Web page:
It’s nature’s time to shine

Golden-headed cisticola.

Slowly but surely the the weather is improving and the sun has been trying to shine, which makes going out and about much more pleasant.
Unfortunately the one day this fortnight that I did plan an outing was very dull and not very conducive to taking great photos.
I went with Denis Sleep, who takes the most beautiful bird photos, to Lake Murdeduke, which is near Winchelsea. Last year at Lake Murdeduke, a buff-breasted sandpiper (a rare migratory shorebird) showed up at Lake Murdeduke, so we thought that we might spot something unusual there, even though there haven’t been too many migratory shorebirds around as yet.
On the way to Winchelsea we stopped off at Hospital Swamp, Connewarre, where I’d seen some cuckoos a few days before. Sure enough there were several Horsfields bronze-cuckoos and pallid cuckoos on the farm fences, and they were having a feast on hairy caterpillars. There was also a very silent fan-tailed cuckoo in the trees adjacent to the car park.
After leaving Hospital Swamp we spotted a pair of beautiful Australasian shovelers swimming in a farm dam, which was an unusual sight.
At Lake Murdeduke there were small flocks of sharp-tailed sandpipers and red-necked stints, so the migratory shorebirds have started to arrive. Perhaps the highlight of the walk around Murdeduke was observing six banded lapwings, including a pair who were nesting. Banded lapwings are very pretty birds, and don’t seem to swoop as aggressively as masked lapwings.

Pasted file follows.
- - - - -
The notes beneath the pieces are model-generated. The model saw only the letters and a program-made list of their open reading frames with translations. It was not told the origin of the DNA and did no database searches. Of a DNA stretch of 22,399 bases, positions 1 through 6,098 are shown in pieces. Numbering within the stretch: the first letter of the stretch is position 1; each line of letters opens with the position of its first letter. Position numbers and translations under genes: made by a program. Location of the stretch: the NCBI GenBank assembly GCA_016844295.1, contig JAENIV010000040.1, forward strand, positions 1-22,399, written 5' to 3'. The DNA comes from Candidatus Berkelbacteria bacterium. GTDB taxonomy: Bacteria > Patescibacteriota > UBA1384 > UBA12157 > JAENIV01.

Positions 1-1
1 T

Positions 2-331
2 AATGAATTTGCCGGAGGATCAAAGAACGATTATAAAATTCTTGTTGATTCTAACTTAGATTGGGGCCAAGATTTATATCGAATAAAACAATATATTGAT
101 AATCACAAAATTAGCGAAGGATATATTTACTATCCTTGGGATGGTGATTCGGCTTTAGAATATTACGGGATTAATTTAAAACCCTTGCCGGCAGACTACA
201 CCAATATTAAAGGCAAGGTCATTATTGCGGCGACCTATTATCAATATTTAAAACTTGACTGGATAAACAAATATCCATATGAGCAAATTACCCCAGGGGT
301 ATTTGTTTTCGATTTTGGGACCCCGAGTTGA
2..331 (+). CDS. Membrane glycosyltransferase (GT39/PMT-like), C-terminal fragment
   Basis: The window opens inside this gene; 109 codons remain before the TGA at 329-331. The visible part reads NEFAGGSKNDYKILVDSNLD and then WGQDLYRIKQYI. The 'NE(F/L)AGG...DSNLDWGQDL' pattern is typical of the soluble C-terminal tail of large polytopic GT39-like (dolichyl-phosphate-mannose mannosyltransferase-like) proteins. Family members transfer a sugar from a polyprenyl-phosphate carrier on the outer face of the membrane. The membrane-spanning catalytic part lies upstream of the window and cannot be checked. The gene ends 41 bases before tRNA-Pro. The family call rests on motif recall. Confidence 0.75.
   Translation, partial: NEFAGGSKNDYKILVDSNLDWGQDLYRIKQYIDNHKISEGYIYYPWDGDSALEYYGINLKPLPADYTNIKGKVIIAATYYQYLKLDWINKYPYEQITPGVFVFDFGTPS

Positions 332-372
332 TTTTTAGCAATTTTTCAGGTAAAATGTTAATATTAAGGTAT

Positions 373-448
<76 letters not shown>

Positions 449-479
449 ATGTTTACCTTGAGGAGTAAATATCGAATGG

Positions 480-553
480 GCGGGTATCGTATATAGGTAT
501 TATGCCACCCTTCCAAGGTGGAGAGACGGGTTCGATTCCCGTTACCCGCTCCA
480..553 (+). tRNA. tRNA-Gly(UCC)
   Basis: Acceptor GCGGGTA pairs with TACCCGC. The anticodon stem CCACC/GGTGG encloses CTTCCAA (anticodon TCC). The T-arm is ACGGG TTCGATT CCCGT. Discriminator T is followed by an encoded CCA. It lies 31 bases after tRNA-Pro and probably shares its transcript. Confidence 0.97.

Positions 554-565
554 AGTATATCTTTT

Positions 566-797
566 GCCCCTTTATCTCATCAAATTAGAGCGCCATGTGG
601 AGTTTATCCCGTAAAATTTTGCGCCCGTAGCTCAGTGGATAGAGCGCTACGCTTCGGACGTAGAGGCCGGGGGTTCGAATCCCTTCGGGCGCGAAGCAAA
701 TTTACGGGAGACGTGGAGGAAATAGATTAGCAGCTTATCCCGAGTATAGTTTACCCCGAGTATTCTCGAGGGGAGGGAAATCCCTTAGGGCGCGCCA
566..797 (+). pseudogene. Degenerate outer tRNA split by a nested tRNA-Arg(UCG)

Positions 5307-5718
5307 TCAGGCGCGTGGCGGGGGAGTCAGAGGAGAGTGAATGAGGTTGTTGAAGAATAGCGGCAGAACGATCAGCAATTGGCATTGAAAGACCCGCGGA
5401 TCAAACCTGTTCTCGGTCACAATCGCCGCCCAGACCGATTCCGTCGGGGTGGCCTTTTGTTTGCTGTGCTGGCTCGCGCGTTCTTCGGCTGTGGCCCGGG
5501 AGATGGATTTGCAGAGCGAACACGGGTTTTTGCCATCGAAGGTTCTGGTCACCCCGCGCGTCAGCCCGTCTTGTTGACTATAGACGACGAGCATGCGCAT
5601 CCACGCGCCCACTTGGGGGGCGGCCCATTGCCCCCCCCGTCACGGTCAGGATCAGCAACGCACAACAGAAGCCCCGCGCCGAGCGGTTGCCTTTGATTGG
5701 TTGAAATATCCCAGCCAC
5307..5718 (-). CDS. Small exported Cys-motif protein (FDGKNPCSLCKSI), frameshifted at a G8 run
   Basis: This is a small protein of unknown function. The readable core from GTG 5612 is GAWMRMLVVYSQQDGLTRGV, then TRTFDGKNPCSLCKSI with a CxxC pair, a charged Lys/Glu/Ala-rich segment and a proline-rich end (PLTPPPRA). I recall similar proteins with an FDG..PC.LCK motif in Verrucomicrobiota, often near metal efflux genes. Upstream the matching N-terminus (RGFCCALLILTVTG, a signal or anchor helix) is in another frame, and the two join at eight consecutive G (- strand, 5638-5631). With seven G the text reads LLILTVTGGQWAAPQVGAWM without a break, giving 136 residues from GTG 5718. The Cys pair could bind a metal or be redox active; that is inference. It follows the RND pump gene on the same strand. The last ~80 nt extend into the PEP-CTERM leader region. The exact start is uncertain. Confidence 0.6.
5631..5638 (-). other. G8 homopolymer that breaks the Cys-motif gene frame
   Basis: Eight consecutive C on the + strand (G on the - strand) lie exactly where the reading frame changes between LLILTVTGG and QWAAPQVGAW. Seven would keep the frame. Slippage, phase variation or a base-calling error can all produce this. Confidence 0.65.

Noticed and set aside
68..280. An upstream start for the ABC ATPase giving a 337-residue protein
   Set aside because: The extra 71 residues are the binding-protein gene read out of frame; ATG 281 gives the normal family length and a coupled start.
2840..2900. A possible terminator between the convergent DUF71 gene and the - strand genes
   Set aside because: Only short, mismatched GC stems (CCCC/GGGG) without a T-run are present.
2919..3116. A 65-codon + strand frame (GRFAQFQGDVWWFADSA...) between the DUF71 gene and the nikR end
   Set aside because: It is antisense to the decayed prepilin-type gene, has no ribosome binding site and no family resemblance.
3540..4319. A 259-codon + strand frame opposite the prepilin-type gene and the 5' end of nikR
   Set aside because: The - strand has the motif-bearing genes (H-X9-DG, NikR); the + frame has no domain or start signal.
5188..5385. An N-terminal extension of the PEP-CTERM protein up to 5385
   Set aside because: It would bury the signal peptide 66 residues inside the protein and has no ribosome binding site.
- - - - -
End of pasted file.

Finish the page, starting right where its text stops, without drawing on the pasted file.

The banded lapwing is a medium-sized wader, that has short, dark purplish and red legs. They range from 25cm to 29cm in length. Their bill is a pale yellow with a black tip with a small red wattle at the base, in fact the red wattle and wing spurs are more prominent in males than females. These birds also have a black cap, a white throat and underparts, white eye stripes and a black breast band extending up each side of its neck to its face. The bird in Denis’s photo has quite a prominent wattle on the face so I’m assuming that the bird is a male banded lapwing.
At Lake Murdeduke Denis heard a brown songlark calling. This is a bird that has eluded me, so I was quite happy at the prospect of seeing one. However the bird was heard but not seen – a good excuse for a return visit.
I’ve also had a few drives to my Curlewis purple patch, also in search of better photos of Cuckoos. Alas I haven’t achieved my aim of better photos, but have seen European goldfinches, whistling kites, black kites, golden-headed cisticolas, cattle egrets, a freckled duck, a pair of brown falcons, and a beautiful brown goshawk that was in prime photo position until just before I clicked the shutter. Darn it!
I’ve seen a few nests lately. I love looking at nests because of craftsmanship that goes into building and weaving them. I saw two nests that looked like raptor nests and unfortunately I realised that the birds that were occupying the nests were little ravens. Kevin sent me a wonderful photo of a black-winged stilt on a nest that was taken at Port Fairy.
I received an email from Ocean Grove residents Ros and Andy, who have a tawny frogmouth nest in a gum tree in their front garden. I checked out the young frogmouth that was being protected under the parent bird’s wing. Thanks Andy and Ros for sharing your garden residents with me.
None of the bird teams won the AFL Grand Final this year, but it was great to see the mighty Tigers take the premiership after a long drought.
The Cats will have to try again next year, as well as the Eagles, Crows, Magpies and Hawks.
– Jen Carr,